The prospect of a second US interest rate rise since the recession has slipped back following weak GDP data and some dovish comments from one of the Federal Reserve's key rate-setters.
Futures markets now indicate the probability of a rate rise by the end of the year is less than one in three, down from around 50 per cent following last week's fairly hawkish statement from the Fed.
President of the New York Federal Reserve, William Dudley, today admitted growth in the first six months of the year has been "sluggish" and signalled risks were mounting to the world's largest economy.
Dudley is seen as a key ally of chair Janet Yellen and holds a permanent position on the rate-setting Federal Open Market Committee (FOMC). He said in a conference in Indonesia this morning: "Evidence that US monetary policy is currency only moderately accommodative, the fact that US financial conditions have been influenced by economic and financial market developments abroad, and risk management considerations argue, at the moment, for caution in raising US short-term interest rates."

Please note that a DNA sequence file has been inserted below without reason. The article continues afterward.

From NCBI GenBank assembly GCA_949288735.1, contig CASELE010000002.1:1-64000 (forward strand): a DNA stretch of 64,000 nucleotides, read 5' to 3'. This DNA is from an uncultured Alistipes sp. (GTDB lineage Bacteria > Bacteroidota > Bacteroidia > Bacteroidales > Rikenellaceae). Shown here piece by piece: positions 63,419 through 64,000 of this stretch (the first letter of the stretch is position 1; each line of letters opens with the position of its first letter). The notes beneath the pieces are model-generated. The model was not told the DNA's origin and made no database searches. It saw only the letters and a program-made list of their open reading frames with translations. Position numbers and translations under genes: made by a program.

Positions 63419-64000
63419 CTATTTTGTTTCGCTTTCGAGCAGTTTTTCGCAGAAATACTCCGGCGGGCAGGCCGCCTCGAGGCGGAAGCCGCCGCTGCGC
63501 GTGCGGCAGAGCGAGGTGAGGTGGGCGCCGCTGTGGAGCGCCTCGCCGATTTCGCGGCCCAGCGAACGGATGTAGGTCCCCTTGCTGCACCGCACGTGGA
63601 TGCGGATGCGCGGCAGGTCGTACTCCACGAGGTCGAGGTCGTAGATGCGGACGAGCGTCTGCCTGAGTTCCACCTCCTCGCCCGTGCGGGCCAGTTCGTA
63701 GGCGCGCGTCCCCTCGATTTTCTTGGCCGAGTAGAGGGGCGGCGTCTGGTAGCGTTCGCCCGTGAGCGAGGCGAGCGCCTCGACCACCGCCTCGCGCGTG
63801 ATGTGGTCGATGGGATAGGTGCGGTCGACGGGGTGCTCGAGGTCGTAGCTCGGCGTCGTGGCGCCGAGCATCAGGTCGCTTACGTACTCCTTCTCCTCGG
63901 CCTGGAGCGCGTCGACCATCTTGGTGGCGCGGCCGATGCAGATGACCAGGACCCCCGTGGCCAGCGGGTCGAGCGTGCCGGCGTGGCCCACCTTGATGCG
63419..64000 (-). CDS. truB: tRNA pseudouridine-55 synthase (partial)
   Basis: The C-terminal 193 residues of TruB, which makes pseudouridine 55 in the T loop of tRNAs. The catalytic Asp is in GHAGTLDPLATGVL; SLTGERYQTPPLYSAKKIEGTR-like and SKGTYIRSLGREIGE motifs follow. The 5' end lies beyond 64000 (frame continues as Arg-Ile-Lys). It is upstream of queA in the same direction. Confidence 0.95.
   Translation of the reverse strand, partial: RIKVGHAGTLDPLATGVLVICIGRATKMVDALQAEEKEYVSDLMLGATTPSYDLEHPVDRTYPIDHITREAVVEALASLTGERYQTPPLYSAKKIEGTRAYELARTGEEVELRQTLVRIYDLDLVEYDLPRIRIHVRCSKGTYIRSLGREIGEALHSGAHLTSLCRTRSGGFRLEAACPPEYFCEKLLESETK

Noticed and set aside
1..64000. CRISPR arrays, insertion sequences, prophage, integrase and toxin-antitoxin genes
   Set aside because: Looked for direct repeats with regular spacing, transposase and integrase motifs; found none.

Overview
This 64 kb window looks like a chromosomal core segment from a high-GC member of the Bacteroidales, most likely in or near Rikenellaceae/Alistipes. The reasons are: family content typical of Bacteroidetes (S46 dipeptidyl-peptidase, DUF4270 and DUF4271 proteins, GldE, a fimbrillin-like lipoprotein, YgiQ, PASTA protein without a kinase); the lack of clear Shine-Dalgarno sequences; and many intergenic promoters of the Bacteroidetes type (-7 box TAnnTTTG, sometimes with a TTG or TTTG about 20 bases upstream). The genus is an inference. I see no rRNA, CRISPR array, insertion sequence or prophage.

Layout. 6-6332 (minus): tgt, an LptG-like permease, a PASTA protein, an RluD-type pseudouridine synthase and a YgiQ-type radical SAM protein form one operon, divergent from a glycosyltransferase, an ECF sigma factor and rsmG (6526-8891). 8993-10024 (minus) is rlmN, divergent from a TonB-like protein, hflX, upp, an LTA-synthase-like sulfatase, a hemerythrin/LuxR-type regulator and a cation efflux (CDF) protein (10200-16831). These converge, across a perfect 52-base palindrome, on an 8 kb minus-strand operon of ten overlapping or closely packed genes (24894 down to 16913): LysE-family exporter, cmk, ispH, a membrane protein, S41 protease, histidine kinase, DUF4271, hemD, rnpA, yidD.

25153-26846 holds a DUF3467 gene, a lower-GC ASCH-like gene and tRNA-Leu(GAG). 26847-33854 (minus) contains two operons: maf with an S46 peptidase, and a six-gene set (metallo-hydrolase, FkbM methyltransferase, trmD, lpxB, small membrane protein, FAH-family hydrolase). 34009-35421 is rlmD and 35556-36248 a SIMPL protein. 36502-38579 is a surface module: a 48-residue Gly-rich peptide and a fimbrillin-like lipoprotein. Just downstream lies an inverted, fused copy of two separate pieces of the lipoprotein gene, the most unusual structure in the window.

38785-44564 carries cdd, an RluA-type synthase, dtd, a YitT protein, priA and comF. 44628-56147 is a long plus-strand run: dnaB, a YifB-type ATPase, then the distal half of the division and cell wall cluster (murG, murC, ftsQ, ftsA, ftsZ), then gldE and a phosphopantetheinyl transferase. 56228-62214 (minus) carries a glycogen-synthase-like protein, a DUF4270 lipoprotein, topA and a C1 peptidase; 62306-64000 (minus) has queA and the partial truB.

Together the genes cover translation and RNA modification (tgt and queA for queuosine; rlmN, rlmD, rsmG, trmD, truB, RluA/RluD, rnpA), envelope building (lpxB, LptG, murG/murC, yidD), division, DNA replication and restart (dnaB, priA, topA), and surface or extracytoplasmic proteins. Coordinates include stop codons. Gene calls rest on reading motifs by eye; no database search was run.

He was careful not to rule out the prospect of a rate rise, adding that should the economy recovery quickly, he could foresee a situation where rates needed to go up before the election.
The comments mark a mini retreat from last week's official statement from the Fed which analysts said had opened the door to a September rate rise. In the central bank's carefully coded language, as it held interest rates in the official range of between 0.25 per cent and 0.5 per cent, it said: "Near-term risks to the economic outlook have diminished."
That decision not to raise rates was made as economists were expecting the US to bounce back from a weak first quarter and chalk up growth in the region of around 2.5 per cent a year. Instead, official figures released two days after the meeting showed GDP expanded by only 1.2 per cent on an annualised basis.
The Fed raised rates for the first time since the recession last December, signalling four more rounds of tightening would be on the cards this year. Rate-setters have been spooked from following through on a number of occasions however, with financial market turmoil in the spring, the UK's EU referendum in June and a few disappointing data dumps, such as the jobs report and last week's GDP numbers.